Torus is a central component of the MasterKey software suite. It is used primarily as a registry for targets, user identities, authoritative (master) data and configuration in broad metasearch applications.

Torus was designed as a distributed, flexible and schema-free system to support wide ranging requirements.

The problem

To support the development of the MasterKey metasearch platform, Index Data needed a distributed, multi-level framework, available as a software service, capable of managing the target registry required to drive a full-scale discovery solution.


For optimum flexibility and ease of administration, the registry solution needed to satisfy many desiderata:

  • The solution must work for hierarchies of entities like consortia, institutions, departments and even individuals, allowing configuration information at each level to build upon that of the higher levels.
  • Each entity (consortium, institution, etc.) must retain complete autonomy in maintaining its selection of target profiles.
  • Target profiles must be shareable both within and between entities.
  • Target profiles must be customizable on a per-entity basis.
  • It must be possible for independent service providers to maintain pools of target descriptions that are available for other organizations to use.
  • The solution must be accessible by means of web-services, both for searching and retrieval of target profiles and for updates when appropriately authorized, so that it is available for use by applications written in any programming language, and located anywhere on the network.
  • The solution must be deployable either in a vendor-hosted environment or hosted by a customer.
  • In a hosted environment, it must support multi-tenant operation, to enable SaaS-type applications.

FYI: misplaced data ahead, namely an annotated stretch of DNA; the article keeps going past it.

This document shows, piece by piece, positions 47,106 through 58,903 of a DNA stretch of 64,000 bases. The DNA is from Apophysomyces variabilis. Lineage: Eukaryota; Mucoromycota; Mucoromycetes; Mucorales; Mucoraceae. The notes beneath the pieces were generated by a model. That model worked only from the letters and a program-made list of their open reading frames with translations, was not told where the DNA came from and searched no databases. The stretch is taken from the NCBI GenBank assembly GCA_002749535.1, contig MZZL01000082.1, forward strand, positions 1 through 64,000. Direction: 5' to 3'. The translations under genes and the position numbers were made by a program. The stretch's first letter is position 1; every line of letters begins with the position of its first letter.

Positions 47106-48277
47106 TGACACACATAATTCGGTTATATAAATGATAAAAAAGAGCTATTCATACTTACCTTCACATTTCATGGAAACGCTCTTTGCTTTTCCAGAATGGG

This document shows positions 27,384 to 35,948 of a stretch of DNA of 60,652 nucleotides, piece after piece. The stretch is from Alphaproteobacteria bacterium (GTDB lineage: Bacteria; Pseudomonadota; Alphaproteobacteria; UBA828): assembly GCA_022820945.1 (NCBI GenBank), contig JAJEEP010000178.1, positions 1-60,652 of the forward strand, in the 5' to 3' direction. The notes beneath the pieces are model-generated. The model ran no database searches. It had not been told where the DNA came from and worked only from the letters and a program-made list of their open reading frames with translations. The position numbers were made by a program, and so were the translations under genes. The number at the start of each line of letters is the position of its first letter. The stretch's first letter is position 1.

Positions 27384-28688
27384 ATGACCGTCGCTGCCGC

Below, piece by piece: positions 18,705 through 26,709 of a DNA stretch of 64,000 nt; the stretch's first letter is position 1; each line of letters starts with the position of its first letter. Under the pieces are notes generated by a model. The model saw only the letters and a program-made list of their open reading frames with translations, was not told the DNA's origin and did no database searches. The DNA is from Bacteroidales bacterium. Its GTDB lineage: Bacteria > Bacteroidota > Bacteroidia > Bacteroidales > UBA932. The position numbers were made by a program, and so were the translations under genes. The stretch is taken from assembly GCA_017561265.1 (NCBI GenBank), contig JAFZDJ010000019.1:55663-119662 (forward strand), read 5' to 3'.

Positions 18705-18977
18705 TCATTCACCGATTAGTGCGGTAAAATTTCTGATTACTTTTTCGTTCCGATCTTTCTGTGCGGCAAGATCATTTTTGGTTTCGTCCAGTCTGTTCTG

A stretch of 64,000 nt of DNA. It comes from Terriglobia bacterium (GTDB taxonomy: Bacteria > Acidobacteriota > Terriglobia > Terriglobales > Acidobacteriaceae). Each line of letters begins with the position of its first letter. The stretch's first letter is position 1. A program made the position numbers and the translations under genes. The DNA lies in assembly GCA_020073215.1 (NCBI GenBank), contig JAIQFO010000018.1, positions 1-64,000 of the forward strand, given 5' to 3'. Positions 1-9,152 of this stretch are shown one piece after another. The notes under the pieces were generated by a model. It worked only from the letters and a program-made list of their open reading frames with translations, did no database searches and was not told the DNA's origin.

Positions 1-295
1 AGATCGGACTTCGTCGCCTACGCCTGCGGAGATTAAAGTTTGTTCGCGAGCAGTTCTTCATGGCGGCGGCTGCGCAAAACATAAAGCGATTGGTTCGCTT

• Changes and updates made to target profiles at low levels need to bubble up through to the higher levels, but without overwriting the higher levels' customizations.

Usage scenarios

The registry solution should be able to address all of the following scenarios:

  1. A single library wants to provide a metasearching facility to its members, making use of existing target profiles.
  2. Another library wants to provide a metasearching facility to its members, providing its own target profiles.
  3. A third library wants to provide a metasearching facility to its members, using both existing and newly created target profiles, and modifying the existing profiles to customize them for its members.
  4. A consortium wants to provide metasearching facilities to its members, making different sets of targets available to different members by sharing some targets with all members and others to only a subset of the members, or just one.
  5. A consortium such as that in the previous scenario provides a target description record for its members, describing a commercial resource and specifying default authentication credentials to be used for public access. One member of the consortium has purchased a higher level of access to the resource, and needs to use alternative authentication tokens in order to use this access. It should be possible for that member to override the consortium's target profile for its own use only.
  6. A consortium provides a target description record for its members, describing a library catalog at Each consortium member uses different authentication credentials when accessing this resource, in order to enable usage tracking. The catalog server is moved to a new host, The consortium administrator should be able to make this change to a single record at the consortium level, and have it immediately reflected at the level of the individual members, while those members continue to use the previously configured authentication credentials.

    Other, more complex, scenarios can be imagined: for example, one in which a “super-consortium” or network mediates metasearchable resources for a group of consortia, each consisting of multiple members.